(Pop 13,150) is an international resort town in central Otago in the
south-west of New Zealand's South Island.
It is built around an inlet called Queenstown Bay on Lake Wakatipu, a
long thin lake formed by glacial processes that is shaped like a
staggered lightning bolt, and has spectacular views of nearby mountains.
The town was named because "...it
was fit for Queen Victoria." Queenstown is today recognised
internationally as New Zealand's premier visitor destination.
Queenstown has more than just breathtaking scenery and a diverse range
of attractions, it's the people visitors find enchanting.
Queenstown enjoys four distinct and captivating seasons.
burns hot under blue skies before cool autumn mornings bring fire to the
hills, trees change to vivid reds and gentle golds. Crisp, clear days
and miles of snow covered mountains, make winter a time for snow
enthusiasts, before nature bursts into colourful life in spring.
As a resort town, Queenstown is a
centre for adventure tourism. Skiing, jet boating, white water rafting,
bungy jumping, mountain biking, tramping and fly fishing are all strong
Jump from the world's first commercial bungy site, swoop and soar in
your own controllable "rocket", white water raft or surf, jet boat down
canyons, tandem hanglide or parapente...it simply doesn't stop! Long
walks, four wheel drive treks, or lunch on a majestic steamboat, you
choose, it's your holiday.
Queenstown is a major centre for snow
sports in New Zealand, with people from all over the country and many
parts of the world travelling to ski at the four main mountain skifields
(Cardrona Alpine Resort,
The Remarkables and
Cross country skiing is also available at the Waiorau Snow Farm, located
near the village of Cardrona.
Cornet Peak and The Remarkables ski and snowboarding fields
are part of The Mountain Collective - a grouping of 12 of the best ski resorts in the
Queenstown hosts the Queenstown Winter Festival (22 to 25 June 2017) - a ten day extravaganza of Queenstown's unique culture and
community with street parties, fireworks, international and local acts,
comedy, family fun, and plenty of Mountain Mayhem. Queenstown will be
a-buzz with around 45,000 people celebrating the arrival of winter in
true Queenstown style.
Locally, Queenstown has a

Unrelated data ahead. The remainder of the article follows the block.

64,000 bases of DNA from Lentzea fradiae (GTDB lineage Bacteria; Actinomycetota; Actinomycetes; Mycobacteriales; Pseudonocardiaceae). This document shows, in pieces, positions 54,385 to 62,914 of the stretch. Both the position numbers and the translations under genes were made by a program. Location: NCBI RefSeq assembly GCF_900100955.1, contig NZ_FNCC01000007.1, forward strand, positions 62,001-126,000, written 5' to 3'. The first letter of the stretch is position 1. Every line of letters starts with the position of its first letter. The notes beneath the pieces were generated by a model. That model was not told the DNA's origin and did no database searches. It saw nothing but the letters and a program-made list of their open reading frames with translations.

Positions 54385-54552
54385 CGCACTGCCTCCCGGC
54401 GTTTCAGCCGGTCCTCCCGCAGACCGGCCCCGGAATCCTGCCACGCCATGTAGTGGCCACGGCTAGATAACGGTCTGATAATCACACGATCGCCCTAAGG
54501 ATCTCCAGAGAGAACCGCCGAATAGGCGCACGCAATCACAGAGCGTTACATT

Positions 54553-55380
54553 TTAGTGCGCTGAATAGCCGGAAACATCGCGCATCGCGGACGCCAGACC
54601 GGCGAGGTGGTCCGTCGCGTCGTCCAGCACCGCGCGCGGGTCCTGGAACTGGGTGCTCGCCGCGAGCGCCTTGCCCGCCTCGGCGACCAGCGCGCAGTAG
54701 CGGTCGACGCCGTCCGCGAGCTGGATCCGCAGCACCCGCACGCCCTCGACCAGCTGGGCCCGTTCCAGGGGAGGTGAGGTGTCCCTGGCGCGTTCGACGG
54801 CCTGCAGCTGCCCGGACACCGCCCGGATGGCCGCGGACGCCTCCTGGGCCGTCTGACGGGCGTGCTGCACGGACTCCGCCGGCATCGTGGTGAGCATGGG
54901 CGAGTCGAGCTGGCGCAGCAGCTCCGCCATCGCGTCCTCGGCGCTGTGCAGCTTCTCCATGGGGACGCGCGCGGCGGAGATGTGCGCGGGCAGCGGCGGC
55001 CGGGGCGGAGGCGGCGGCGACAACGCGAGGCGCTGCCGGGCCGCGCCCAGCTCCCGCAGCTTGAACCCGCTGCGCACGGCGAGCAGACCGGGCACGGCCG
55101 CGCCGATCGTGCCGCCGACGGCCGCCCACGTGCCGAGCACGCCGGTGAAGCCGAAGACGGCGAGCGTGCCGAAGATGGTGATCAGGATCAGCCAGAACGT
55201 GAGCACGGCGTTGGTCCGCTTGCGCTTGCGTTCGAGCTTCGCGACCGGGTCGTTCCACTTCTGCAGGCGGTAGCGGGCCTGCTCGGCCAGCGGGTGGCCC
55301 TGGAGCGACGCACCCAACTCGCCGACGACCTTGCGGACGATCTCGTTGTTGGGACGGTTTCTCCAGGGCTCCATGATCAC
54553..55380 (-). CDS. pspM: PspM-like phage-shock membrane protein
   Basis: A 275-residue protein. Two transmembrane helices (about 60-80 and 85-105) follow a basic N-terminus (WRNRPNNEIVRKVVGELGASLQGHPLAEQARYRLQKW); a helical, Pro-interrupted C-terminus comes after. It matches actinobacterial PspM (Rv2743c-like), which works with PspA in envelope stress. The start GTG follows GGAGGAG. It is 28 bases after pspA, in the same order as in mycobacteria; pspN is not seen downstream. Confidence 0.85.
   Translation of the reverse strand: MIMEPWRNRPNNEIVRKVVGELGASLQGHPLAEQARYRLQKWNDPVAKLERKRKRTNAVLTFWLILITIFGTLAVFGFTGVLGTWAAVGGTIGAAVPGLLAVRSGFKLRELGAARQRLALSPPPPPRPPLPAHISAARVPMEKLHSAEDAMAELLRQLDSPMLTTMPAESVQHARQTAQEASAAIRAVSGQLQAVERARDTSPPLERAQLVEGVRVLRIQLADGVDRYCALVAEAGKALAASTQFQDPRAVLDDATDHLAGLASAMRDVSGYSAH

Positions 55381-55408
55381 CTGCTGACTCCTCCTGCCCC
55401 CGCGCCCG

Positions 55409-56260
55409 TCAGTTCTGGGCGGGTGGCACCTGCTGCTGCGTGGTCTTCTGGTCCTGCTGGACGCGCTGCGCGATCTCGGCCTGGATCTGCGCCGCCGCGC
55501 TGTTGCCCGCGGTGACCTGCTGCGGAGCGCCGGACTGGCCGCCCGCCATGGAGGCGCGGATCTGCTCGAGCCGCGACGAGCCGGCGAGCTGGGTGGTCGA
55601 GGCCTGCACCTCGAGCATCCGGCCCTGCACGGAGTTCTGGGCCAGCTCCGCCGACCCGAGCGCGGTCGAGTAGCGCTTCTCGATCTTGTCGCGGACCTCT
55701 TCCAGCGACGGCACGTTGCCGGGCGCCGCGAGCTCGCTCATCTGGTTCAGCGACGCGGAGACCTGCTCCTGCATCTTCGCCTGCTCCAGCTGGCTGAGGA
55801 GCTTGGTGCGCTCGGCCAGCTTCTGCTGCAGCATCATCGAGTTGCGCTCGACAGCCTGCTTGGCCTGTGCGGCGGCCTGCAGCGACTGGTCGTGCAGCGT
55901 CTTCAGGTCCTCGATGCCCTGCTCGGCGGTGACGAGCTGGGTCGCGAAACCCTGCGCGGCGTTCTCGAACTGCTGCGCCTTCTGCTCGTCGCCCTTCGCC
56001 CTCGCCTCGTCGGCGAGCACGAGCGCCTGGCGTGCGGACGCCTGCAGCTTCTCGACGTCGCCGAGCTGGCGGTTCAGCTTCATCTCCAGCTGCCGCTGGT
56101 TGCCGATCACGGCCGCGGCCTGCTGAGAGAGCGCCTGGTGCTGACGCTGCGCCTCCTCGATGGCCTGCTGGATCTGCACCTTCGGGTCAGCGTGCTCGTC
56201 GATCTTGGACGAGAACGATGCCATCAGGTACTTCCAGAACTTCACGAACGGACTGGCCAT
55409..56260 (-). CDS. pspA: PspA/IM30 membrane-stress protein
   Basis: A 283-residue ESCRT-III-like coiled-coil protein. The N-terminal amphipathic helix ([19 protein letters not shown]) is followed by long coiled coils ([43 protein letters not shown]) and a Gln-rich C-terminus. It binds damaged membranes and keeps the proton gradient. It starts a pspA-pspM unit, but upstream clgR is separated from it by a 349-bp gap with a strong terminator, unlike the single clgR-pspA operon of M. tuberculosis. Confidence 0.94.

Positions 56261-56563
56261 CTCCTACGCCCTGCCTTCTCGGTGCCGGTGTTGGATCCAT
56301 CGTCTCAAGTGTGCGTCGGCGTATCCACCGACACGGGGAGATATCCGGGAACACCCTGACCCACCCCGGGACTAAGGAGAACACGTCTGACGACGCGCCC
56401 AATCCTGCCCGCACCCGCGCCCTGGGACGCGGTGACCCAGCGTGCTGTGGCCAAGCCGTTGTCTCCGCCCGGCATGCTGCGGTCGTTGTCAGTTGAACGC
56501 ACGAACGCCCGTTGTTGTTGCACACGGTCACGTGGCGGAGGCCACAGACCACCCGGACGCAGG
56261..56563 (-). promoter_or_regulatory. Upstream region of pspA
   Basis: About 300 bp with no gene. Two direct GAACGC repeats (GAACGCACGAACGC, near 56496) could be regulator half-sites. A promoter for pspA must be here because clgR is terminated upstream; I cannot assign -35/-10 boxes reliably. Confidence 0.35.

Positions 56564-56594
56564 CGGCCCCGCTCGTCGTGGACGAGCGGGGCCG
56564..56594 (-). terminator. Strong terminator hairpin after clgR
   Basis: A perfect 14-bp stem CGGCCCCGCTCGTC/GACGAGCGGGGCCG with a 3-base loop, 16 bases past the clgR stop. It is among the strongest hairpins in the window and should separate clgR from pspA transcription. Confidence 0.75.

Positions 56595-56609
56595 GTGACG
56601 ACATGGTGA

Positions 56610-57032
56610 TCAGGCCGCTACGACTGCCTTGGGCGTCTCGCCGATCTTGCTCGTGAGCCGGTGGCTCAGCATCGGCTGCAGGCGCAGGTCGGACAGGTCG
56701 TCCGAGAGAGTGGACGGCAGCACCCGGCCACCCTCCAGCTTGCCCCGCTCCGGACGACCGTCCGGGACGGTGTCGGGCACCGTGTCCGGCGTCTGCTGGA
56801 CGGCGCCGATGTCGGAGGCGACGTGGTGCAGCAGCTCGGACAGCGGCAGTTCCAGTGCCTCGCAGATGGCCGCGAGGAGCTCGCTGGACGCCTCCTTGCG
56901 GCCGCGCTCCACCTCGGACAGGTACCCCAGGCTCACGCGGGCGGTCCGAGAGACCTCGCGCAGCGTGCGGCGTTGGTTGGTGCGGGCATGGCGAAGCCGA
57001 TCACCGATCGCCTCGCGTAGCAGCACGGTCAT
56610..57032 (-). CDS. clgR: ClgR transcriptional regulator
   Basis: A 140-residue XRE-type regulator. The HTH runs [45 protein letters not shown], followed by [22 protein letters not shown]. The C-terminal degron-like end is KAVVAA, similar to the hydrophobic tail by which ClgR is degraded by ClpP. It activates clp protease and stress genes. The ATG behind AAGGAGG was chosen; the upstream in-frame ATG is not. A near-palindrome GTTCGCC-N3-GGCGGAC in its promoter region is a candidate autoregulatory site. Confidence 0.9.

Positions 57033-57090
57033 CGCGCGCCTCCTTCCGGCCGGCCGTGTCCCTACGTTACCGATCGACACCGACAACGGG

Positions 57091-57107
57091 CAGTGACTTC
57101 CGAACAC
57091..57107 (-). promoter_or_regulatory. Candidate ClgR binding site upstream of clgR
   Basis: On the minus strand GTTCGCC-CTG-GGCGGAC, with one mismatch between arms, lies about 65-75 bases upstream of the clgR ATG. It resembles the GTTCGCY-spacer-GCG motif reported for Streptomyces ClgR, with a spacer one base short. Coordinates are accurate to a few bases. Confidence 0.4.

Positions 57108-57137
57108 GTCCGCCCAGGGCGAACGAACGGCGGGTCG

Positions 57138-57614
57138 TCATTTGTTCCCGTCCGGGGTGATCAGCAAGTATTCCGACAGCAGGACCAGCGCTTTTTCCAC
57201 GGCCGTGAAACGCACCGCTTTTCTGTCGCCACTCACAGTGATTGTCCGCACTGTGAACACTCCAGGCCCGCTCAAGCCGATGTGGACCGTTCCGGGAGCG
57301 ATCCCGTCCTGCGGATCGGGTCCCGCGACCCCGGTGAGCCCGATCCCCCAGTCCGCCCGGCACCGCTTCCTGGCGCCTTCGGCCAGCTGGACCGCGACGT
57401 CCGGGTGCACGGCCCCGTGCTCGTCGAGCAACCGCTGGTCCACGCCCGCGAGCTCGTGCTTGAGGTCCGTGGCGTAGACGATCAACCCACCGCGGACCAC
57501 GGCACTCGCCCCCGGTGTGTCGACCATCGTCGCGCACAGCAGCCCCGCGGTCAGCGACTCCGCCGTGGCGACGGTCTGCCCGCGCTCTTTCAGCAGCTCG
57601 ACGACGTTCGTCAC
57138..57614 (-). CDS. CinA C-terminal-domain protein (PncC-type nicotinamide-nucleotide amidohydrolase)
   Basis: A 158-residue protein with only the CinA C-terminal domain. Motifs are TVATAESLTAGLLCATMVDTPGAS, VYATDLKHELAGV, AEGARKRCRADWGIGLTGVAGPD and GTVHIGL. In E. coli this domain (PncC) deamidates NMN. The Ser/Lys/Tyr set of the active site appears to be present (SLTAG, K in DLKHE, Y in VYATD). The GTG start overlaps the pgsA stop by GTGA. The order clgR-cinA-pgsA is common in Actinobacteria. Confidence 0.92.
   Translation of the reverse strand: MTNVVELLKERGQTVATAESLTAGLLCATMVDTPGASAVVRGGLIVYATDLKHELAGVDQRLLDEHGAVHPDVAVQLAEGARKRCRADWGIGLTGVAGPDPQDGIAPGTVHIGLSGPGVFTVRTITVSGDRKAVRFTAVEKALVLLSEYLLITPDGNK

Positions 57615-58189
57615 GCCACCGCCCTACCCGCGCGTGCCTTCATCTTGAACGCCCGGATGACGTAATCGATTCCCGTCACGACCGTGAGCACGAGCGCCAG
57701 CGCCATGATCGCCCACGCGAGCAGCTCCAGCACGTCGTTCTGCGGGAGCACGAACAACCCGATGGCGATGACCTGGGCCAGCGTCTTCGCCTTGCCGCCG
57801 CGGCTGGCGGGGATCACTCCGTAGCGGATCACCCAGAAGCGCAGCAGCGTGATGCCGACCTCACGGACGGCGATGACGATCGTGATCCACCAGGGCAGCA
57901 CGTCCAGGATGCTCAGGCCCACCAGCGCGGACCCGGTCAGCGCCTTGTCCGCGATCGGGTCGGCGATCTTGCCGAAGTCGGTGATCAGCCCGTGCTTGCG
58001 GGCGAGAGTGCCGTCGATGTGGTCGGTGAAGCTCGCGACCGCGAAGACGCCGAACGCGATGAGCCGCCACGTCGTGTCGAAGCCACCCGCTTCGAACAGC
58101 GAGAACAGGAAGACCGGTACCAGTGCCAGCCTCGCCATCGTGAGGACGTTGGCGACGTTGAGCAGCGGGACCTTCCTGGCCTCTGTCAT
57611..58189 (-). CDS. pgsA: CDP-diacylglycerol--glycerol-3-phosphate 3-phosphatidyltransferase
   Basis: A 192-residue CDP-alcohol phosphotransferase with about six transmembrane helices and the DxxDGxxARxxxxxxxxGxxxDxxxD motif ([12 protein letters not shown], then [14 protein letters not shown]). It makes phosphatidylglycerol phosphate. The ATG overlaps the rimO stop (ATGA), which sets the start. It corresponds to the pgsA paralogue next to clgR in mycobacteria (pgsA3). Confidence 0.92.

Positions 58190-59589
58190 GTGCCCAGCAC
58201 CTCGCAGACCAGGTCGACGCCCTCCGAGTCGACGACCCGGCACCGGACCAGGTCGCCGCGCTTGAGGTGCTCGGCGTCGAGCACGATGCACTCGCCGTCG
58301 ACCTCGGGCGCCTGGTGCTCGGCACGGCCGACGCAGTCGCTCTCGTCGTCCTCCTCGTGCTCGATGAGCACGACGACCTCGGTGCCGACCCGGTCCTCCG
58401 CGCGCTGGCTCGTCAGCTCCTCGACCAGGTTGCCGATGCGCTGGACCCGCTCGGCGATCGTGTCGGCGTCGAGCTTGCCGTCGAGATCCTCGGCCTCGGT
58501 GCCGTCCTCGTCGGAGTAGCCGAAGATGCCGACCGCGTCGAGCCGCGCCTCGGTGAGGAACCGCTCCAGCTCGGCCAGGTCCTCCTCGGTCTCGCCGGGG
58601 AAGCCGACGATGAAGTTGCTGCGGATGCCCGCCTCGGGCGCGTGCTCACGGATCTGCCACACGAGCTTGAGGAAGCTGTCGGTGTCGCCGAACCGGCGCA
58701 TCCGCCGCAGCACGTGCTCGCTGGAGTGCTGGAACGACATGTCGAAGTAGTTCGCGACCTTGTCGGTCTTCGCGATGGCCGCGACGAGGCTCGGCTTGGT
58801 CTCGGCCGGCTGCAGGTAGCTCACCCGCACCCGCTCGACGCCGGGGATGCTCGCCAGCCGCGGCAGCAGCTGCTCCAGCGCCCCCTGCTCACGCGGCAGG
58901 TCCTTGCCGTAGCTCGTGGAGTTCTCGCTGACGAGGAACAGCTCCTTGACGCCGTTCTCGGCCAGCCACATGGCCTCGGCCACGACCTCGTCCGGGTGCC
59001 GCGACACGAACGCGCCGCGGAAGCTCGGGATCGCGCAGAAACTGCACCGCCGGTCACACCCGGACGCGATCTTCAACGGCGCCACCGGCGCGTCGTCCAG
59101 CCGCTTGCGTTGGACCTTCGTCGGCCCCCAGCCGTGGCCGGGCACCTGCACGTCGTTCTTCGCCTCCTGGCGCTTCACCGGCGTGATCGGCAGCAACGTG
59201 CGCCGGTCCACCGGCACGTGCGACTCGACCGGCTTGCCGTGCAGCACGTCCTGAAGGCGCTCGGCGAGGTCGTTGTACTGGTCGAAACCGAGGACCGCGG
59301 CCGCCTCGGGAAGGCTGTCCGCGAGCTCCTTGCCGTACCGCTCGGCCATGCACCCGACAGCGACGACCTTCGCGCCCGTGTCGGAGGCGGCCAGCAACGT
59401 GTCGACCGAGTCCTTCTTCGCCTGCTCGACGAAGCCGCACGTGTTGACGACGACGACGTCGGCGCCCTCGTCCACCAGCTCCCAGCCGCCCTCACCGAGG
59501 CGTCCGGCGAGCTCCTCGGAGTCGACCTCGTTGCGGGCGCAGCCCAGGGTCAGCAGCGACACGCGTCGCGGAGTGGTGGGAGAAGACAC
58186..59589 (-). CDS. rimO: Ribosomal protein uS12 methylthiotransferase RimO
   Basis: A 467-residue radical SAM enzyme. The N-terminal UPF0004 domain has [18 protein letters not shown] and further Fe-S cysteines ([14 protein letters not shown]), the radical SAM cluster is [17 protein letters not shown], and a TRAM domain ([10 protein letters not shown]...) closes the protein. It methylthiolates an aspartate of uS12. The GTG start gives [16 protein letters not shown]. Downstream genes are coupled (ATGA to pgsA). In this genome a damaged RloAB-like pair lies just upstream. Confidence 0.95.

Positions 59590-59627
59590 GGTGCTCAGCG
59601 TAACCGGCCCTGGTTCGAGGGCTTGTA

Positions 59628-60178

reputation as one of New Zealand's wine and cuisine centres.
Neighbouring, historic Arrowtown also features excellent restaurants and
bars and Queenstown lies close to the centre of a small wine producing
to be the world's southernmost. Pinot noir produced in this area fetches
Take a short drive back in time to the historic gold mining settlement
of Arrowtown or drive the shores of Lake Wakatipu to discover the
beautiful hamlet of Glenorchy, the gateway to the Paradise Valley and
Routeburn walking track.
Queenstown is a hub for regular daily
coach and bus services to
Mt Cook, plus the Queenstown to the
Glaciers and Christchurch
scenic bus and train service.
Air New Zealand National,
Air New Zealand Link
Jetstar operate domestic flights from
Queenstown to Auckland,
Christchurch and Wellington and
Air New Zealand,
Qantas and Jetstar operate
international flights from Sydney year-round and Melbourne and Brisbane
during the ski season (Jun-Oct).
You can a
scenic train and bus travel pass
that allows you to travel by scenic train and bus, coach and scenic coach travel
services, to the Fox or Franz Josef glaciers, Geymouth, Aoraki/Mt Cook
national park, Milford Sound and Christchurch, at you own pace, at any time in any direction.
You can choose your own route, stop when you like, and travel as
many times as you wish within the validity of this flexible pass - hop on
and off where and when you wish.
There are no passenger train/rail services from Queenstown to
Invercargill, Dunedin, Christchurch, Mt Cook, Fox Glacier or Franz